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Uber is moving beyond the world of cars and looking to become a one-stop transportation shopping app.
The company said it wanted to help "solve the issue of car ownership" and one of the ways it was planning to do that is by offering public transport options through its app.
On Thursday, the company revealed how it planned to do that, announcing it would add a range of new services to its app — including bikes, car-sharing and public transport tickets.
"We're going beyond cars. We are about mobility — making mobility available to everyone, everywhere," Uber chief executive Dara Khosrowshahi said at a forum in Washington, DC.
"We want to be part of the solution."
We've had a look at how it plans to do this.
Uber wants you to buy train, bus tickets through its appPerhaps the most interesting thing to come out of Uber's announcement in Washington were its plans to let customers book and use tickets for train, bus and ferry services in the app.
Where Uber is now:
It's partnering with UK-based mobile ticketing company Masabi, which already offers mobile ticketing services for 30 transport agencies and operators around the globe.
That includes organisations like Virgin Trains, Boston's MBTA, Transport for Athens and Los Angeles' Metrolink.
Basically, users will be able to book their transport for a trip say from Brisbane to the Gold Coast, or Sydney to NSW's Central Coast — including an Uber to the train station, a train ride and a bus ride — all within the same app.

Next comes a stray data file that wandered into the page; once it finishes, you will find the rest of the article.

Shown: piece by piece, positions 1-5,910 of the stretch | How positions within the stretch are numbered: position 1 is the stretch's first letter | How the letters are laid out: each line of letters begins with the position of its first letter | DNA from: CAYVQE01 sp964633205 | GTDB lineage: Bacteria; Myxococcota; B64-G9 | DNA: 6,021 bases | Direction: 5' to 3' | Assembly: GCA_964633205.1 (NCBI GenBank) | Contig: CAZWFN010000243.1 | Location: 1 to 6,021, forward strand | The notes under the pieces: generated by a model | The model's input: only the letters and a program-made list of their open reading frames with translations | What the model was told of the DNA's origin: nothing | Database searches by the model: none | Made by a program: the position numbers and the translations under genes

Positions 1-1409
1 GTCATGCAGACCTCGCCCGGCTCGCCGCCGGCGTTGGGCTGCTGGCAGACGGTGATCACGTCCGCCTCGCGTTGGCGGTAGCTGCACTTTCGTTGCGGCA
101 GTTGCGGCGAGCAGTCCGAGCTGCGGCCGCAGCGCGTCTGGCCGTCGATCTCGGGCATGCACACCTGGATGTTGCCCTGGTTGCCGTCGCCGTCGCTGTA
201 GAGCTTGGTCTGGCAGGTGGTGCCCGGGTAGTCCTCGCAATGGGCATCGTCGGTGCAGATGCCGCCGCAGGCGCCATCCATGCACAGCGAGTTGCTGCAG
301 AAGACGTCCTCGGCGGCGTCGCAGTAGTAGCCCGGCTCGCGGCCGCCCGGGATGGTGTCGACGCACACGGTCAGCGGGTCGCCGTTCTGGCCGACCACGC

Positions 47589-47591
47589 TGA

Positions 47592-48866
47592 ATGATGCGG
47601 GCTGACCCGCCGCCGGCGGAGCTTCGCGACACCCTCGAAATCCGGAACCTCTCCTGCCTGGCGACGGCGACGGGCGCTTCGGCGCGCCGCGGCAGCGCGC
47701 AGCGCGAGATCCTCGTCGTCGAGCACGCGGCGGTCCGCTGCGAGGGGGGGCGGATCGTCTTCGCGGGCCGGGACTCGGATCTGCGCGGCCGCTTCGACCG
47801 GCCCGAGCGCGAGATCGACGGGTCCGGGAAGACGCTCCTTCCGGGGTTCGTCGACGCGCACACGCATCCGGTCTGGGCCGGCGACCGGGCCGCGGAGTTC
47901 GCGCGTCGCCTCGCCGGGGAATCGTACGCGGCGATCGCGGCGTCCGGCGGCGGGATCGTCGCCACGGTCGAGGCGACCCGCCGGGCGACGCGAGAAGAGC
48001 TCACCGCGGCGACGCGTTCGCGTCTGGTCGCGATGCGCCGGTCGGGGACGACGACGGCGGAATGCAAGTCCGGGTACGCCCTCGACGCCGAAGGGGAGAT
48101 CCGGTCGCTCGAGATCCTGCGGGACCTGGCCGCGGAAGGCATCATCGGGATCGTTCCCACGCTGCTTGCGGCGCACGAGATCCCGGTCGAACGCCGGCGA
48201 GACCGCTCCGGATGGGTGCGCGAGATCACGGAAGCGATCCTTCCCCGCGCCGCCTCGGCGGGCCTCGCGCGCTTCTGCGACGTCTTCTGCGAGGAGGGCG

"Uber users will have the option to book and display Masabi customers' transit tickets in the app, allowing for seamless transfers from ride-sharing to public transit services for convenient multimodal journeys," Masabi said on its website.
But one of the first hurdles it will confront is reaching an agreement with a transit agency. Going global means reaching agreements with agencies not just in different countries, but in different cities.
It is unclear at this stage where Uber plans to introduce this option.
Going forward, Uber will be less about simply booking a car but travelling "from Point A to Point B in the best way" with a variety of transit options, Mr Khosrowshahi said.
It now wants to work with cities and governmentsUber has vowed to work with US cities, which Mr Khosrowshahi noted will see a rising percentage of the country's population.
Privacy: young people do care
It's quite the turnaround from just a few years ago, when its disregard for existing regulations angered governments worldwide.
"We recognise we also need to give value back to the public agencies that govern these cities by using our technology and insights," he said.
It's looking at doing this through data-sharing. In one trial, they are looking at sharing data on sidewalk usage across all modes of transportation.
It's also signalled a willingness to share anonymous information from customer travel logs to show travel conditions across different times, days or months, and how travel times are impacted by things like big events and road closures in a city.
This will be of interest to its many customers after the company's recent controversy over data protection.
Just last year, the company was criticised for breaching user trust after it reportedly admitted to covering up a massive hack of 57 million users' data by paying the people who stole it $132,000 to delete it.
What else is new?Uber has also proposed the following changes:
This article first appeared on www.abc.net.au
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